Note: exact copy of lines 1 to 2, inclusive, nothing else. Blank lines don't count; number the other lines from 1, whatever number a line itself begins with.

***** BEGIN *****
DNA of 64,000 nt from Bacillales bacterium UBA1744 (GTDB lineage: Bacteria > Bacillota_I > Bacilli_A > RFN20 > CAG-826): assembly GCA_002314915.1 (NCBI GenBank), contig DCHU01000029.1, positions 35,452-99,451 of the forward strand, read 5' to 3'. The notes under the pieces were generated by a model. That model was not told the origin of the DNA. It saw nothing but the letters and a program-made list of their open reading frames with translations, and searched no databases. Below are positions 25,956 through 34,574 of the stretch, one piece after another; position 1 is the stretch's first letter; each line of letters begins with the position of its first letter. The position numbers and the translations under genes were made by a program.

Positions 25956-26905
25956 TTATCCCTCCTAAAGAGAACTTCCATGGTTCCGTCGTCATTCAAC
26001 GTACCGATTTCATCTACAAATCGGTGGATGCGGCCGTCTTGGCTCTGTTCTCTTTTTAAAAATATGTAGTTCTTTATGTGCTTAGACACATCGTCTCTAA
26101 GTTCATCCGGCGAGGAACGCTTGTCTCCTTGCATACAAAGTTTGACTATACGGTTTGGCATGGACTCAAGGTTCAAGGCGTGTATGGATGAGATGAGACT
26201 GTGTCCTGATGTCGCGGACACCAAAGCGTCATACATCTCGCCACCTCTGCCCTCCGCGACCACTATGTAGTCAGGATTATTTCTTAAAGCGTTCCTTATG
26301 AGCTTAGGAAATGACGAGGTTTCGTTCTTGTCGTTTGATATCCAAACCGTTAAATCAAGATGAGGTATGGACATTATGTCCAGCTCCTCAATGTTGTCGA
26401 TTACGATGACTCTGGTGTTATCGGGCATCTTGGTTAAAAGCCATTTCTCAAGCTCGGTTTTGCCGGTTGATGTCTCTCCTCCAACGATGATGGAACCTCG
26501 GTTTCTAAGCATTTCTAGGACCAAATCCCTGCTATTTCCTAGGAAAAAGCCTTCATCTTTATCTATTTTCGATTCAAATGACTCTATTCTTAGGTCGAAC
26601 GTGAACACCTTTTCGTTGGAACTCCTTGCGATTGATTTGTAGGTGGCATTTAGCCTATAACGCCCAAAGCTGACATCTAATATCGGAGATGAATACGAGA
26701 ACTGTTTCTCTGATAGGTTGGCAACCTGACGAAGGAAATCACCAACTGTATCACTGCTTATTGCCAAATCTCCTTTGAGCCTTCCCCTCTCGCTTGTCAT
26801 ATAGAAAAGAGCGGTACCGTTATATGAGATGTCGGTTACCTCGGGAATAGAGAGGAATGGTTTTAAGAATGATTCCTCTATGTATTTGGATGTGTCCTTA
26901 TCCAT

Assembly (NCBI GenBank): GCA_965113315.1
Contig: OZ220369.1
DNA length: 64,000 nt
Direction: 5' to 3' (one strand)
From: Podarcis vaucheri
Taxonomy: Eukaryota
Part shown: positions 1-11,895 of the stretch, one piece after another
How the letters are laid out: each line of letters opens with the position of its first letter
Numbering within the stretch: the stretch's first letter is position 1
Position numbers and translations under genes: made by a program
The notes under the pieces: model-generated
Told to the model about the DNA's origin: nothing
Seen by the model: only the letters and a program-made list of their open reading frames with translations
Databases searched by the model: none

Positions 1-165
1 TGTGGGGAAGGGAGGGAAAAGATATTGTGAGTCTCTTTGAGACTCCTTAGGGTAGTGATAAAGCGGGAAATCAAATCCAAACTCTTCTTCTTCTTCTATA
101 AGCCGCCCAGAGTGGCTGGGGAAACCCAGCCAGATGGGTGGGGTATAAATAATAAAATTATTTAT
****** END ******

DNA of 64,000 nt from Bacillales bacterium UBA1744 (GTDB lineage: Bacteria > Bacillota_I > Bacilli_A > RFN20 > CAG-826): assembly GCA_002314915.1 (NCBI GenBank), contig DCHU01000029.1, positions 35,452-99,451 of the forward strand, read 5' to 3'. The notes under the pieces were generated by a model. That model was not told the origin of the DNA. It saw nothing but the letters and a program-made list of their open reading frames with translations, and searched no databases. Below are positions 25,956 through 34,574 of the stretch, one piece after another; position 1 is the stretch's first letter; each line of letters begins with the position of its first letter. The position numbers and the translations under genes were made by a program.

Positions 25956-26905